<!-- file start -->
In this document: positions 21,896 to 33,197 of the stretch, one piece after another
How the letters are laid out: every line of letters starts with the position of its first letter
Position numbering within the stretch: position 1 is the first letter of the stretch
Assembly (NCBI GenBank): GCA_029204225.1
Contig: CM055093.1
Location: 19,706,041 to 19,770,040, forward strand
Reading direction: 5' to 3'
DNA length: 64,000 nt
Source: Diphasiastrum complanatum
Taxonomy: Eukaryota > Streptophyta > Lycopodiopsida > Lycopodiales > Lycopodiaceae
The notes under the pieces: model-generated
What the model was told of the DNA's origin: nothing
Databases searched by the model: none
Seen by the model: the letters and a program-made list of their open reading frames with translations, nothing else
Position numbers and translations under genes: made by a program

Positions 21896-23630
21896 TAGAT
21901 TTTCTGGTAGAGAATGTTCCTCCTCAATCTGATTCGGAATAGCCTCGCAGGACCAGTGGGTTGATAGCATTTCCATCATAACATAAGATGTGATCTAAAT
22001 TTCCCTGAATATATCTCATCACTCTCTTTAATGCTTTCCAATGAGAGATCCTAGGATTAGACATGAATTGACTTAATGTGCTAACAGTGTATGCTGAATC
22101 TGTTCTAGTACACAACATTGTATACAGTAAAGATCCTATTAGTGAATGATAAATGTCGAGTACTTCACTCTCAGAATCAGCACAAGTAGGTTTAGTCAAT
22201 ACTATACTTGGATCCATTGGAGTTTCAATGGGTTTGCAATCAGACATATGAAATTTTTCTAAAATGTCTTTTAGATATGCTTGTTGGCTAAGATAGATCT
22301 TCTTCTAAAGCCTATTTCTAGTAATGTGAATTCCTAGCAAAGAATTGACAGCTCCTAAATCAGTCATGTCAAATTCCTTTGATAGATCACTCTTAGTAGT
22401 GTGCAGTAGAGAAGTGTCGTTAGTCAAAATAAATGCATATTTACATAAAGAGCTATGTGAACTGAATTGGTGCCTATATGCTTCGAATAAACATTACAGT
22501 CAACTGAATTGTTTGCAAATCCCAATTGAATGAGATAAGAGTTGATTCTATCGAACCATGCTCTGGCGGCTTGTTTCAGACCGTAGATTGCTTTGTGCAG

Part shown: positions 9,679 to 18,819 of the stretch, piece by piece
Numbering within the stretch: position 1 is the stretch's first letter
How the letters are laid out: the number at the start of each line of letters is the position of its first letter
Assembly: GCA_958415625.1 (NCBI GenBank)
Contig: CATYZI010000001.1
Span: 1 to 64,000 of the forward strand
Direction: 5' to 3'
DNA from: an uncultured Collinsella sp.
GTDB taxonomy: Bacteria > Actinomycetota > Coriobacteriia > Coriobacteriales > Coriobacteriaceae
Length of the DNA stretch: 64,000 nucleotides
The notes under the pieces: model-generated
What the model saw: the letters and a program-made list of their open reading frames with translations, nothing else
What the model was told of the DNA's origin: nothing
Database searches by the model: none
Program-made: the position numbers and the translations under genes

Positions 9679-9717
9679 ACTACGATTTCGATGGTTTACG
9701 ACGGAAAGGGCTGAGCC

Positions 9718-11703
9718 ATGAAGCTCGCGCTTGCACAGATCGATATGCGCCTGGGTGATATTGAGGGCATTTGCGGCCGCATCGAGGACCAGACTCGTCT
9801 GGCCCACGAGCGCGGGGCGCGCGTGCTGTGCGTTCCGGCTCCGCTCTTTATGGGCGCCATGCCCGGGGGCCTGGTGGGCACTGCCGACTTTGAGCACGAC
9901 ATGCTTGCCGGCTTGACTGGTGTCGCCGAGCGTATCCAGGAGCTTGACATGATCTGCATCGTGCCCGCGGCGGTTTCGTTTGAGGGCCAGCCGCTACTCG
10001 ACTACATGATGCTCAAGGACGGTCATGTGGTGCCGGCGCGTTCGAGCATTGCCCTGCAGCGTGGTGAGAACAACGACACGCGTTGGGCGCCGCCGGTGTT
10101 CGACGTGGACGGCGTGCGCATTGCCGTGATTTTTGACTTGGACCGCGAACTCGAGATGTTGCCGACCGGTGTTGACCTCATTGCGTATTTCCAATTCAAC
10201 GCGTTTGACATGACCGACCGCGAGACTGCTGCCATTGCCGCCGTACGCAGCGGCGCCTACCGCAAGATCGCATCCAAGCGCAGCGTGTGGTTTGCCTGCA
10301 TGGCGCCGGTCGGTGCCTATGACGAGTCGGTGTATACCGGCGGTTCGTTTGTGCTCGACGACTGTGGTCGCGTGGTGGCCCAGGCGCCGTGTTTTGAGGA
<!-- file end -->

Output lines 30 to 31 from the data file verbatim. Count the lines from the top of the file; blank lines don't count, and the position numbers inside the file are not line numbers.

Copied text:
Span: 1 to 64,000 of the forward strand
Direction: 5' to 3'